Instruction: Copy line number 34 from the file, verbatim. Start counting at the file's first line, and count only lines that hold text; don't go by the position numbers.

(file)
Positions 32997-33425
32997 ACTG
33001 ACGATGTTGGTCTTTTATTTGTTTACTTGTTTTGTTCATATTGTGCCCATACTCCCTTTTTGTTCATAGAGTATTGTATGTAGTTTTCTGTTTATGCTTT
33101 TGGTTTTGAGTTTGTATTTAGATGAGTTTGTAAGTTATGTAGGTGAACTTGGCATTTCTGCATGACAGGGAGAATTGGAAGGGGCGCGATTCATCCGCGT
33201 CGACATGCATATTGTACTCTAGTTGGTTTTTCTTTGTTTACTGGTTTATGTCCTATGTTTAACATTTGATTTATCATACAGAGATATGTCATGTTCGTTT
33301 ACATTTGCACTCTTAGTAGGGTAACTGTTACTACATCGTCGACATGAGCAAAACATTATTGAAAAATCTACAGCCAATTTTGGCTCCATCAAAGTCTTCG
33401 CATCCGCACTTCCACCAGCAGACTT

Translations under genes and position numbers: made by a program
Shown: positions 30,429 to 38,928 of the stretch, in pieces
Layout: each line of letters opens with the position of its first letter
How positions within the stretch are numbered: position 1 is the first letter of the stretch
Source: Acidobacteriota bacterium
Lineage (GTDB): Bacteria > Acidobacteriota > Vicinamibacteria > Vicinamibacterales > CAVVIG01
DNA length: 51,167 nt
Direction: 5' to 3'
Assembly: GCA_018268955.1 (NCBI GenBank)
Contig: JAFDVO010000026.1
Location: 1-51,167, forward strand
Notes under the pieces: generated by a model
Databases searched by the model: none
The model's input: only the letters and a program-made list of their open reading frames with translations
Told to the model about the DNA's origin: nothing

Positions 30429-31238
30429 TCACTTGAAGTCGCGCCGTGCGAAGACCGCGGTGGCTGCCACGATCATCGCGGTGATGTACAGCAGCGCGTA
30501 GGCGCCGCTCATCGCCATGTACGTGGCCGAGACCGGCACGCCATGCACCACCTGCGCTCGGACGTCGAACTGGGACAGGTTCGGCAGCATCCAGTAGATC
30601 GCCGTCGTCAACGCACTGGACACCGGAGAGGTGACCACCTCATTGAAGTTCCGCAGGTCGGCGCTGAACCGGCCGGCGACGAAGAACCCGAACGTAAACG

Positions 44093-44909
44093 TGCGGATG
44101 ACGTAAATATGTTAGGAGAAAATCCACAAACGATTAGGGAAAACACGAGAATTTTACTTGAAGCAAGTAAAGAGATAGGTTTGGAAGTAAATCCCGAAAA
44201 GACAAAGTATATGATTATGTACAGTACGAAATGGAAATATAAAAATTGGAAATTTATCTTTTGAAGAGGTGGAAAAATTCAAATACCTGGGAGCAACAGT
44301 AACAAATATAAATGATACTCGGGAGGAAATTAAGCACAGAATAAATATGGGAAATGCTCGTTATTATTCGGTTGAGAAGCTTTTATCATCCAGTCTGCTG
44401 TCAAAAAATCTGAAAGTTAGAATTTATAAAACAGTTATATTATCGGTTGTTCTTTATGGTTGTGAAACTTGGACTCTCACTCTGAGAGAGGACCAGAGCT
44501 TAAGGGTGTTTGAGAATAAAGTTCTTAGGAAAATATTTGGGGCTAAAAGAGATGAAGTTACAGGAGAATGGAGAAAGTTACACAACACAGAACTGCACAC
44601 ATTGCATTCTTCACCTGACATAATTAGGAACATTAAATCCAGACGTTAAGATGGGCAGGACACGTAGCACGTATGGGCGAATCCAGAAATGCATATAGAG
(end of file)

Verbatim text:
44601 ATTGCATTCTTCACCTGACATAATTAGGAACATTAAATCCAGACGTTAAGATGGGCAGGACACGTAGCACGTATGGGCGAATCCAGAAATGCATATAGAG